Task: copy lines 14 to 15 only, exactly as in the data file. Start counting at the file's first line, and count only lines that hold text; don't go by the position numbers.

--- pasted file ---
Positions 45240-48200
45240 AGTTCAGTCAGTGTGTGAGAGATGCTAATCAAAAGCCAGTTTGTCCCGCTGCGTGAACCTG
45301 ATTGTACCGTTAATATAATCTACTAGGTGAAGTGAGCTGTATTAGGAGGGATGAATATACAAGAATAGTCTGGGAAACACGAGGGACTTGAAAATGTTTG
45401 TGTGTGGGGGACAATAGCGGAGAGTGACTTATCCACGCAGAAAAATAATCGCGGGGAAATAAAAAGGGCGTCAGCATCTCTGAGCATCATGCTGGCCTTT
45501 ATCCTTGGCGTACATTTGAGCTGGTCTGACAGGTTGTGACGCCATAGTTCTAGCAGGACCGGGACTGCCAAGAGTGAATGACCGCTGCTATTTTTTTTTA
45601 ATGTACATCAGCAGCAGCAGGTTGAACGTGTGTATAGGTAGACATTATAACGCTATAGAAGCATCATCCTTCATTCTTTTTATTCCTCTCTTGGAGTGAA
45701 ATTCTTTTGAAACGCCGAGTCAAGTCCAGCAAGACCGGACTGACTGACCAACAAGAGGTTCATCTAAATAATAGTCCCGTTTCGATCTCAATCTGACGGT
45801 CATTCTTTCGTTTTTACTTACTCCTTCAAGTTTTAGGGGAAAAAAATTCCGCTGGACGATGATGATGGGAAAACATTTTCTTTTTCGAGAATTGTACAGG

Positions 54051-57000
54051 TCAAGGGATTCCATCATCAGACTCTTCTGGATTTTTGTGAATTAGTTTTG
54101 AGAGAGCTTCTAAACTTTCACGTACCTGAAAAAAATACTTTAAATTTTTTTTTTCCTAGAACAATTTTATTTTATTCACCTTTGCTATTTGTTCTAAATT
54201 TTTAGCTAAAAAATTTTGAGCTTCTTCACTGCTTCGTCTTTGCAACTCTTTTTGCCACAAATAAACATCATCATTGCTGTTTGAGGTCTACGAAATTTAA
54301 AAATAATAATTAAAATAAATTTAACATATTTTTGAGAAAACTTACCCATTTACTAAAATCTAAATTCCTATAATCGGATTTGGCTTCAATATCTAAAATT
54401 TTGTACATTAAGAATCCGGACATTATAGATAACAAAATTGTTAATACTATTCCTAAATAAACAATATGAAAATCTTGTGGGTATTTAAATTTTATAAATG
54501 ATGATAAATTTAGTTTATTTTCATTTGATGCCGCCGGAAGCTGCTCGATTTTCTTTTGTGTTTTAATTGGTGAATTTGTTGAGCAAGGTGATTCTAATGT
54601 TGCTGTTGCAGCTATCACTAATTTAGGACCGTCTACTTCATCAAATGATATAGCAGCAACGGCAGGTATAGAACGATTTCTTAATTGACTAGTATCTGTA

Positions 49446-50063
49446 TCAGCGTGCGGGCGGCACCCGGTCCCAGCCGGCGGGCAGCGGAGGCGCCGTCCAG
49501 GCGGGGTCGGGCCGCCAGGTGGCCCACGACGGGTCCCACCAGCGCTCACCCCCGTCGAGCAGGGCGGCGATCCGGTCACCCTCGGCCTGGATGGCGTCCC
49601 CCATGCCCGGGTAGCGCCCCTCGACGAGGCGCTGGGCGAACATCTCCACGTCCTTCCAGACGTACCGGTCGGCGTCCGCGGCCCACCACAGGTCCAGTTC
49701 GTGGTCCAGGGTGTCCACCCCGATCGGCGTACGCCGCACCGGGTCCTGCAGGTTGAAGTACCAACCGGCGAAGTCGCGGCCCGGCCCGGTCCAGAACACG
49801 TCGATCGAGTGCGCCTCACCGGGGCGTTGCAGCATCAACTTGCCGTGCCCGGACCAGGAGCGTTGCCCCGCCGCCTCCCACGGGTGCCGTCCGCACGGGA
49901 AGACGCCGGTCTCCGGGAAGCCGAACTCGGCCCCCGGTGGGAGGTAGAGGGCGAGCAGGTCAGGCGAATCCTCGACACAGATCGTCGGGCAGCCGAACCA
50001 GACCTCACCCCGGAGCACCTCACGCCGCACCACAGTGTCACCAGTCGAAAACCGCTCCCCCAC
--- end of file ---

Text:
54401 TTGTACATTAAGAATCCGGACATTATAGATAACAAAATTGTTAATACTATTCCTAAATAAACAATATGAAAATCTTGTGGGTATTTAAATTTTATAAATG
54501 ATGATAAATTTAGTTTATTTTCATTTGATGCCGCCGGAAGCTGCTCGATTTTCTTTTGTGTTTTAATTGGTGAATTTGTTGAGCAAGGTGATTCTAATGT